Behavioral sensitization is an increase in a behavioral response (e.g., locomotor activity or stereotypy) induced by previous drug exposure. The present study examined one-trial methamphetamine behavioral sensitization in male and female rats during early or late adolescence. During pretreatment, male and female rats received methamphetamine (0.0–6.0 mg/kg) in the home or in a novel chamber during early (PD 38) or late (PD 48) adolescence. After 24 hours, rats received a 1 mg/kg methamphetamine challenge test dose in the novel chamber to assess for sensitization. The results showed that rats in both age groups exhibited robust locomotor activity to the acute effects of methamphetamine. However, male and female rats at either age group did not exhibit one-trial methamphetamine behavioral sensitization. Overall, females exhibited greater locomotor activity than males, while males exhibited greater stereotypy. These findings do not provide evidence that the ontogeny of one-trial methamphetamine sensitization emerges during adolescence.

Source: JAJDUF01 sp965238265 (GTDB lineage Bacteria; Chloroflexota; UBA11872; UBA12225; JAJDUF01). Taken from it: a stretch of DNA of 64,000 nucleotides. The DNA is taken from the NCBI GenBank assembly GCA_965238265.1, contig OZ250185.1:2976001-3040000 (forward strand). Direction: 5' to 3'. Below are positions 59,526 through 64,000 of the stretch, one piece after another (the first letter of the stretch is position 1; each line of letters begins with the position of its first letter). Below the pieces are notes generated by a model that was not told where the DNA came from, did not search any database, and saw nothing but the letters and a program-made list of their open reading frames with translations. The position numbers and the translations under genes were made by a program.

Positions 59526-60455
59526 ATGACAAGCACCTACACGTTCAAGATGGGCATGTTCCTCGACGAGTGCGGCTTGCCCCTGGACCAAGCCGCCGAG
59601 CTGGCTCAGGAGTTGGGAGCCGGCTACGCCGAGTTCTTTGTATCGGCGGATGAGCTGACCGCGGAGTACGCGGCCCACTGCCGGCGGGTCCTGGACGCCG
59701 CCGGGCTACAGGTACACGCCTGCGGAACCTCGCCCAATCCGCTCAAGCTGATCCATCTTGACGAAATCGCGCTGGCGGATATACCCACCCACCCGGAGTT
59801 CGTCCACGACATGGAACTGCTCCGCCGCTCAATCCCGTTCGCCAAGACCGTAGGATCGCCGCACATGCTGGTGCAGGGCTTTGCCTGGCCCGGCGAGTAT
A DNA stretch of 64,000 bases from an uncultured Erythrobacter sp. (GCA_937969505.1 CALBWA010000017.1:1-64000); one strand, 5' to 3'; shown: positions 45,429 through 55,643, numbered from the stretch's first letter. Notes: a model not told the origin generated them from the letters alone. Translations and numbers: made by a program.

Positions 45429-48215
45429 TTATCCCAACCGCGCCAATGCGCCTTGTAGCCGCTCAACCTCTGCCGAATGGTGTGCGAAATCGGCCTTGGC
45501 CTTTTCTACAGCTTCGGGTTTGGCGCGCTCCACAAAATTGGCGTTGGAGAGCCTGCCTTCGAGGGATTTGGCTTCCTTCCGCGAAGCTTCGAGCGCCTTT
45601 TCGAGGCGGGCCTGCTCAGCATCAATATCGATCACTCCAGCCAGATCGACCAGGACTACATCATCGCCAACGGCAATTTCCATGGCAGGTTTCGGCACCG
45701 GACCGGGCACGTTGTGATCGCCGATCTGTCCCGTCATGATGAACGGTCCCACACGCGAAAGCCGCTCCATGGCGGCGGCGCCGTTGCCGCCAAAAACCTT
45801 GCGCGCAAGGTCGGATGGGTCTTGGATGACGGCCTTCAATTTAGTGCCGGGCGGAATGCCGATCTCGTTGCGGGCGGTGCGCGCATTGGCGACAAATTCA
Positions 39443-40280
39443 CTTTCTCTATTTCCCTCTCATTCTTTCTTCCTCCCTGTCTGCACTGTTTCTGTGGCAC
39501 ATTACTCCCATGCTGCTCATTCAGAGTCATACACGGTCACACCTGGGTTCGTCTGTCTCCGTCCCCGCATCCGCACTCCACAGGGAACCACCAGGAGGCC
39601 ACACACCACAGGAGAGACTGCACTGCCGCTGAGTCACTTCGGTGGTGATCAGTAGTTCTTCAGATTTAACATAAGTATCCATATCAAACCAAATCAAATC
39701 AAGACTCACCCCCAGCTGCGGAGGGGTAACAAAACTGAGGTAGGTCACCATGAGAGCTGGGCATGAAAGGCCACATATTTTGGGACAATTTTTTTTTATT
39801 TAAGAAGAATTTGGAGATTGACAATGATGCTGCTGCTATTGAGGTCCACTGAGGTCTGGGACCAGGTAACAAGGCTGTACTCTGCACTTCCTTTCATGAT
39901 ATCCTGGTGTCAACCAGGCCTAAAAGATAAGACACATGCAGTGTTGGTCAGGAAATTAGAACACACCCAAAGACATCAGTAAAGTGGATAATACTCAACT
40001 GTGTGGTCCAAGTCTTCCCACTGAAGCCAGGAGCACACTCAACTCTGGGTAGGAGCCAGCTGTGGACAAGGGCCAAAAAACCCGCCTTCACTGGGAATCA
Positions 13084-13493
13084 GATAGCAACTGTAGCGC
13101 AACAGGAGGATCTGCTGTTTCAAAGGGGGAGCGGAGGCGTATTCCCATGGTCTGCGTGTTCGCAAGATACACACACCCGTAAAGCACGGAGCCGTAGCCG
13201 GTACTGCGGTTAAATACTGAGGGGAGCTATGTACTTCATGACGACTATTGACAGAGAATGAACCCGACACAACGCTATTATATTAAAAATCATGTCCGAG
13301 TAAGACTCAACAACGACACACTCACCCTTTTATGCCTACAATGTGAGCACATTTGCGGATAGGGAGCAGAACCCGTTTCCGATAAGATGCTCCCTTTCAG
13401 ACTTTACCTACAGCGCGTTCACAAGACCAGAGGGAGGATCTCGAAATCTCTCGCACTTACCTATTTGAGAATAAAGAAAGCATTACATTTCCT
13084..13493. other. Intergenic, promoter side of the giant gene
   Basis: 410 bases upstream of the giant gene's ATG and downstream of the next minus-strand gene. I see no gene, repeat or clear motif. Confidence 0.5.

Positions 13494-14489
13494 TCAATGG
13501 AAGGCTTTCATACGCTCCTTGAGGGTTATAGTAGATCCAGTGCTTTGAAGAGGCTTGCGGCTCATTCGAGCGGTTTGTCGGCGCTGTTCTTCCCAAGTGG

|Advisor:||Zavala, Arturo R.|
|Commitee:||Iniguez, Sergio D., Urizar Jr., Guido G.|
|School:||California State University, Long Beach|
|School Location:||United States -- California|
|Source:||MAI 55/05M(E), Masters Abstracts International|
|Subjects:||Neurosciences, Behavioral psychology, Psychology|
|Keywords:||Addiction, Adolescence, Methamphetamine, Psychostimulant, Sensitization|
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